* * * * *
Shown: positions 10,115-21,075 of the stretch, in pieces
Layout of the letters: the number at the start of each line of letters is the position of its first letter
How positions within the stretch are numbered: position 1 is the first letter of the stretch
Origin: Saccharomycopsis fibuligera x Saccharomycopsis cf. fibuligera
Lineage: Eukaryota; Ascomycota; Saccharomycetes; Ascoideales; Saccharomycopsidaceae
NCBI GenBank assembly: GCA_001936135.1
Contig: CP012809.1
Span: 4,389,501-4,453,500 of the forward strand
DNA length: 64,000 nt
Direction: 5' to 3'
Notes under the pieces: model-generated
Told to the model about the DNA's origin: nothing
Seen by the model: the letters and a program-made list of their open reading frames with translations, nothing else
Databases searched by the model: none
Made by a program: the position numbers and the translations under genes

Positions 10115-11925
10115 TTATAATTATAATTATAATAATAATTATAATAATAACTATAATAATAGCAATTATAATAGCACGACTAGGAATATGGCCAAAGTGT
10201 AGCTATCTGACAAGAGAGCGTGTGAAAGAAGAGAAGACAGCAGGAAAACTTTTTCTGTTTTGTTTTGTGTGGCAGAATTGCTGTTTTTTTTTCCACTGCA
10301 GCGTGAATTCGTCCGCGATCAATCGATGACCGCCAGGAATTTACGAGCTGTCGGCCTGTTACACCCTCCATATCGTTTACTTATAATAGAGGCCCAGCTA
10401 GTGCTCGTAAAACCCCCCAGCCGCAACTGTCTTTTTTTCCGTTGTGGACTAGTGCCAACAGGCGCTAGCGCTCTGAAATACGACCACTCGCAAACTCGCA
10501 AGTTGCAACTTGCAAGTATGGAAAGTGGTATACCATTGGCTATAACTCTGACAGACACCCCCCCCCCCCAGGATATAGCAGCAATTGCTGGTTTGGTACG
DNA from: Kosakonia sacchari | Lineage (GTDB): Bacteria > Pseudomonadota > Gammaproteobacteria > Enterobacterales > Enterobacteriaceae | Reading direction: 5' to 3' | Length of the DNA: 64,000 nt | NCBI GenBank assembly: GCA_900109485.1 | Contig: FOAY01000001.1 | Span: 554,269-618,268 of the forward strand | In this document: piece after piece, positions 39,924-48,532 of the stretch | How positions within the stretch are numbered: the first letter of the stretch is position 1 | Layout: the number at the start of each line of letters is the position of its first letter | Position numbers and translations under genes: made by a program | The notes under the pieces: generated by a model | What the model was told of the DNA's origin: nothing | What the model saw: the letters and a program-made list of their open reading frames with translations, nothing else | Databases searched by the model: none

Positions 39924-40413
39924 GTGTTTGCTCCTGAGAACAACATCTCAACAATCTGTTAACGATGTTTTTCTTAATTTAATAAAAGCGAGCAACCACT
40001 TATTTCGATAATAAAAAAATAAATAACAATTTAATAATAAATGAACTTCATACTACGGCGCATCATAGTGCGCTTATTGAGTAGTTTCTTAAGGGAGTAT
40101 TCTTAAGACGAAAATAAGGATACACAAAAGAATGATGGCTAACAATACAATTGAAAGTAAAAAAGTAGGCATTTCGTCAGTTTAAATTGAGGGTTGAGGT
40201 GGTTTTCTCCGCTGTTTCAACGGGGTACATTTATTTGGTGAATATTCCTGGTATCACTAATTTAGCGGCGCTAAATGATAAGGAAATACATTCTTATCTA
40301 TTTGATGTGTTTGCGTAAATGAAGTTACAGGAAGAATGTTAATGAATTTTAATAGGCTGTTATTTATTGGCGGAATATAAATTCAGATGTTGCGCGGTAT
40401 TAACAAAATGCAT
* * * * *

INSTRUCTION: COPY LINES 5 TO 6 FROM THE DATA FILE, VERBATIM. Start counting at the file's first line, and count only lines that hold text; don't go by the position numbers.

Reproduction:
Lineage: Eukaryota; Ascomycota; Saccharomycetes; Ascoideales; Saccharomycopsidaceae
NCBI GenBank assembly: GCA_001936135.1